ICCT sees a need for systematic evaluation of past and current counter-terrorism policies and strategies to assess effectiveness, learn from experiences and improve practices. Policies and strategies are often based on untested assumptions, thus running the risk of improper decision-making, which in turn might trigger unwanted and unforeseen dynamics. Though to some degree understandable, political imperatives to act first and reflect afterwards, are unsustainable. Therefore, ICCT aims to improve the feedback loop between policy and practice and will start by taking stock of and evaluate existing counter-terrorism strategies and initiatives.
By Dr. Andrew Glazzard, Director of National Security and Resilience Studies at the Royal United Services Institute for Defence and Security Studies. Counter-terrorist practitioners and policy makers appear to be very interested in narrative. They often describe the worldview of violent Islamist groups and movements as the ‘jihadi narrative’, while their efforts to confront terrorist […]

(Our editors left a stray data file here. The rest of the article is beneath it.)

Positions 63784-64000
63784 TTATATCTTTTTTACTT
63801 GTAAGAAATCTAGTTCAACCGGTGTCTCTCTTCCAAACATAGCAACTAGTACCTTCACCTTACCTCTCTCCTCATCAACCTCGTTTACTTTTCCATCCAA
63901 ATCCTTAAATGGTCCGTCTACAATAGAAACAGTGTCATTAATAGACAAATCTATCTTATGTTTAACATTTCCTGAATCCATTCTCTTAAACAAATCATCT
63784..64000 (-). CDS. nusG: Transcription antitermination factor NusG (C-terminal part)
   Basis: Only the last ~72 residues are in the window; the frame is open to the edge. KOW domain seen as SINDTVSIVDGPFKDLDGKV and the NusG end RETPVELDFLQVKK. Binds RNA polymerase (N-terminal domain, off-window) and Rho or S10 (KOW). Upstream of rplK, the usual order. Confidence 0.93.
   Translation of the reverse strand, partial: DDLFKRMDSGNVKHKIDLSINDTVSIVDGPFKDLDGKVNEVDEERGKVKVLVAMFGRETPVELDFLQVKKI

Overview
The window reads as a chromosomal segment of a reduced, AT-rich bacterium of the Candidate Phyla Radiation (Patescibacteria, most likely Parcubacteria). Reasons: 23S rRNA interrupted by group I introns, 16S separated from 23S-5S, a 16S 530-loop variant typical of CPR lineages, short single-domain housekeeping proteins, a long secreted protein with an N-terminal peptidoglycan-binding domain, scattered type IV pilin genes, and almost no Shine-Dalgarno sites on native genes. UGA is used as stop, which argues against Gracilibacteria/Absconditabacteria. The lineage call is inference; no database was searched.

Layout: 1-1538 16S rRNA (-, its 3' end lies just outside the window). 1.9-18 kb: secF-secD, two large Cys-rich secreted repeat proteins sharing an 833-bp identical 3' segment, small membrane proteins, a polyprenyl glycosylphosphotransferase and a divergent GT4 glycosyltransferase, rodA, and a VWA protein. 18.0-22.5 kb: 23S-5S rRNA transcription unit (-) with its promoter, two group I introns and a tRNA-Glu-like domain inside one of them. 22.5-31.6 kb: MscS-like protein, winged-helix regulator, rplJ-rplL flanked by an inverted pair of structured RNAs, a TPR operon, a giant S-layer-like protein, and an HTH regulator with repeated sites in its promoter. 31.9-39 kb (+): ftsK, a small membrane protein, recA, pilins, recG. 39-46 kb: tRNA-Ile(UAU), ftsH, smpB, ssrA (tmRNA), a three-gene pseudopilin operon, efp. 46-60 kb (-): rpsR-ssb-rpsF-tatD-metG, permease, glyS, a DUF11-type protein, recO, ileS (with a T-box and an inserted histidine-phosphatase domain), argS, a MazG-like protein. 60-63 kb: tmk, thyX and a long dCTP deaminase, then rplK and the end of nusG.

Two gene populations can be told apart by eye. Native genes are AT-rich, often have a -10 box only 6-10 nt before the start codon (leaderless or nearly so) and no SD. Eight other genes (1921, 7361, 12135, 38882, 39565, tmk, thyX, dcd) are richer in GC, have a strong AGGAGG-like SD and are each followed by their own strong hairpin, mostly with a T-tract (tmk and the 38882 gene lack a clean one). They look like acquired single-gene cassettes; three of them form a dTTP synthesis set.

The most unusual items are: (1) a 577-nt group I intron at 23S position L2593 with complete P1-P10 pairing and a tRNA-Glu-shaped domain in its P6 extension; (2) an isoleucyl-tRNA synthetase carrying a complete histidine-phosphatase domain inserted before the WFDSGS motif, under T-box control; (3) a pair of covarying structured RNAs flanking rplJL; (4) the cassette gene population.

By Yousif Kalian & Omar Alhashani. In a video with over 3,000,000 views on Youtube, Abu Tahseen, a stocky senior of about 60 years old wearing a hand-knitted camouflage beanie, slowly walks up to his station. The hills and rivers of Iraq surround him. “I am relaxed”, he says. Nothing seems to reassure him more than […]
We look at terrorist acts in ways that most people would never consider reasonable when it comes to other tragedies in life. For instance, we accept a certain level of fatality in car accidents, or drug overdoses, or in gang disputes, or even, at least in the US, in everyday gun incidents. Of course, we […]